The legal team representing the four men -- which includes The Innocence Project senior attorney Karen Thompson and Tepfer from the Exoneration Project at the University of Chicago Law School -- contend that their DNA proof of his involvement is virtually incontrovertible.
Based on Dement’s testimony, all three men were convicted. Philip Barnett and Black received 40-year sentences, while Nathaniel Barnett received a 36-year sentence. Dement remains imprisoned, according to court records and interviews with defense attorneys.
Then, in 2016, a group of defense lawyers from two non-profit legal organizations, the Innocence Project and the Exoneration Project at the University of Chicago Law School, got involved in the cases.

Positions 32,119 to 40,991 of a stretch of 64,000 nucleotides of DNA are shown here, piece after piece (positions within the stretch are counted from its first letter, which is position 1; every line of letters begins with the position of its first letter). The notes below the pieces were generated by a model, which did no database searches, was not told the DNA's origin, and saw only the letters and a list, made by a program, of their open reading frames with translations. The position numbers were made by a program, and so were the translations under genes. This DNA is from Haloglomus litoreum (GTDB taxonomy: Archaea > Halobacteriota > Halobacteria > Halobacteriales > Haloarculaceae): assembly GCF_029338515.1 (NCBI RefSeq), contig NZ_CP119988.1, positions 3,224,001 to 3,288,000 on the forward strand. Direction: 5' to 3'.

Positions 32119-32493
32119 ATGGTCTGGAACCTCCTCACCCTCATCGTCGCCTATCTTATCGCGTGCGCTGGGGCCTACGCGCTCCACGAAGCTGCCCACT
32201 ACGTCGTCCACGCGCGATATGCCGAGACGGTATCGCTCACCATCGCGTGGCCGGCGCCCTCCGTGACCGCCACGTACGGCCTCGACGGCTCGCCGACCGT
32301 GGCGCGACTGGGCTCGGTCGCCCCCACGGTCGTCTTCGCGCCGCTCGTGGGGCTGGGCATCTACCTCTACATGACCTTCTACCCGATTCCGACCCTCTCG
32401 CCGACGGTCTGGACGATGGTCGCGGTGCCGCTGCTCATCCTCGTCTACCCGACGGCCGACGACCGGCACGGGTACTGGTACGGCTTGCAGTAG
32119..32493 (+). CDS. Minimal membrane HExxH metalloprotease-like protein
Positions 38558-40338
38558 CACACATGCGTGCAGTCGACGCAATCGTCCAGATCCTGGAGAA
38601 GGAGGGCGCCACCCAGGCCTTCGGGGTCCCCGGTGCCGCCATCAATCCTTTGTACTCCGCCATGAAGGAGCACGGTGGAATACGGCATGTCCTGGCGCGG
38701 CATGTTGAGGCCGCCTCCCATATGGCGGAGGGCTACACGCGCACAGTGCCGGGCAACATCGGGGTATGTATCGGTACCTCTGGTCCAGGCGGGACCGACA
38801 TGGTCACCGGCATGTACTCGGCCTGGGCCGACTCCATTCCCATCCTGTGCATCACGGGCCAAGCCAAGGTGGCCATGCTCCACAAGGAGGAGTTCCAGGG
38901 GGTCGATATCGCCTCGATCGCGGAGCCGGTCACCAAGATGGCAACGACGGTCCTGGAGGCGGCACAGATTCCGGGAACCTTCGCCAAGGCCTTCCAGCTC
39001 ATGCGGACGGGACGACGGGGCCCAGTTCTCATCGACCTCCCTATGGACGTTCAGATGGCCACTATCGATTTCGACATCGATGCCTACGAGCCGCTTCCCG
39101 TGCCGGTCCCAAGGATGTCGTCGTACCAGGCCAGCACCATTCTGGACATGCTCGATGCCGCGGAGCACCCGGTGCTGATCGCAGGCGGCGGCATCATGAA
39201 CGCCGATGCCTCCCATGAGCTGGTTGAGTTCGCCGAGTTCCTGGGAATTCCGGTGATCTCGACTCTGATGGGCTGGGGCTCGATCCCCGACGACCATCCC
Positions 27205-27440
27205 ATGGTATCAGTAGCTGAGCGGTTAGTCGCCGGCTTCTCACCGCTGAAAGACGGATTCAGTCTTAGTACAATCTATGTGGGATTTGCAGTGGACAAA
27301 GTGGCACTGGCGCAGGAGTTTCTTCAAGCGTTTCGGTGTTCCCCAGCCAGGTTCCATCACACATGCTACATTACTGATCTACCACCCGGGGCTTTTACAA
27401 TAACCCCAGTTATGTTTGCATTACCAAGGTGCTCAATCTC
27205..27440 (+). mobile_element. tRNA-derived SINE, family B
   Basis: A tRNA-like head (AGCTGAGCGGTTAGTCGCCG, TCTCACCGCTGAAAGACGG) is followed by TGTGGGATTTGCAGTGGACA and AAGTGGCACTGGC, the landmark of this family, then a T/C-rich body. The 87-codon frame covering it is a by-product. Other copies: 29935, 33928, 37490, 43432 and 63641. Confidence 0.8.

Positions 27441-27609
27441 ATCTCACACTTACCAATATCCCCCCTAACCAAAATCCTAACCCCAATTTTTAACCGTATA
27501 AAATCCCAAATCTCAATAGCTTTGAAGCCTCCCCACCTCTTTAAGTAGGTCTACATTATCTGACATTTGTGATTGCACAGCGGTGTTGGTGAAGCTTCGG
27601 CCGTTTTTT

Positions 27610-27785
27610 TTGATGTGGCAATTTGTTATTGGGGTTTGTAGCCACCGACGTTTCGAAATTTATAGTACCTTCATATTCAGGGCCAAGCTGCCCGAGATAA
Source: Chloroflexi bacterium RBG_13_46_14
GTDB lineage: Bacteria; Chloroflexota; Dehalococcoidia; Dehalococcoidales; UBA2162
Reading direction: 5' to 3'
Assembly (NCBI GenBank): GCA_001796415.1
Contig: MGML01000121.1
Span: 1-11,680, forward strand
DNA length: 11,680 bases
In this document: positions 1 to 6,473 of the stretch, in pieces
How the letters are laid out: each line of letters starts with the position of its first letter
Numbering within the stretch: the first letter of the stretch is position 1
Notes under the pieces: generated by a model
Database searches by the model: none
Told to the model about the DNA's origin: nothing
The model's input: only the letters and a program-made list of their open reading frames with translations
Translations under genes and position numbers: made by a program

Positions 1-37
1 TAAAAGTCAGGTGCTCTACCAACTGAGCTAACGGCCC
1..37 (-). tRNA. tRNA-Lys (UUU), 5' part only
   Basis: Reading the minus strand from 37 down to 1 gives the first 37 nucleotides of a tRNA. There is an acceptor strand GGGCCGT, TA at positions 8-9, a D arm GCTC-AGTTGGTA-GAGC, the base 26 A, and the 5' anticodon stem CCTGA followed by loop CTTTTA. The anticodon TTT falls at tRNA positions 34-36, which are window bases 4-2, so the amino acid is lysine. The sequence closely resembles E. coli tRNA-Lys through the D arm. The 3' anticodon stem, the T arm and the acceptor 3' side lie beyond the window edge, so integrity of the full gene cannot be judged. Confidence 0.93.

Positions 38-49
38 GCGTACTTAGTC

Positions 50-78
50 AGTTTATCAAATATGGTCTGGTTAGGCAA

They convinced a court to approve new DNA tests using more modern technology unavailable at the time of the initial investigation.
When the DNA was entered into the FBI’s DNA CODIS database and came back as a match for the sex offender, the defense lawyers sought out two of that man's ex-wives and his current wife, and submitted their statements to the court.
“I’ve been doing this for ten years, and I’ve been involved in, honestly, dozens of exonerations, and there’s not a single case where I have seen where there’s more powerful post-conviction forensic evidence – DNA evidence – that proves the innocence of these four men. This is the type of evidence that wrongful conviction lawyers dream of getting,” he said.
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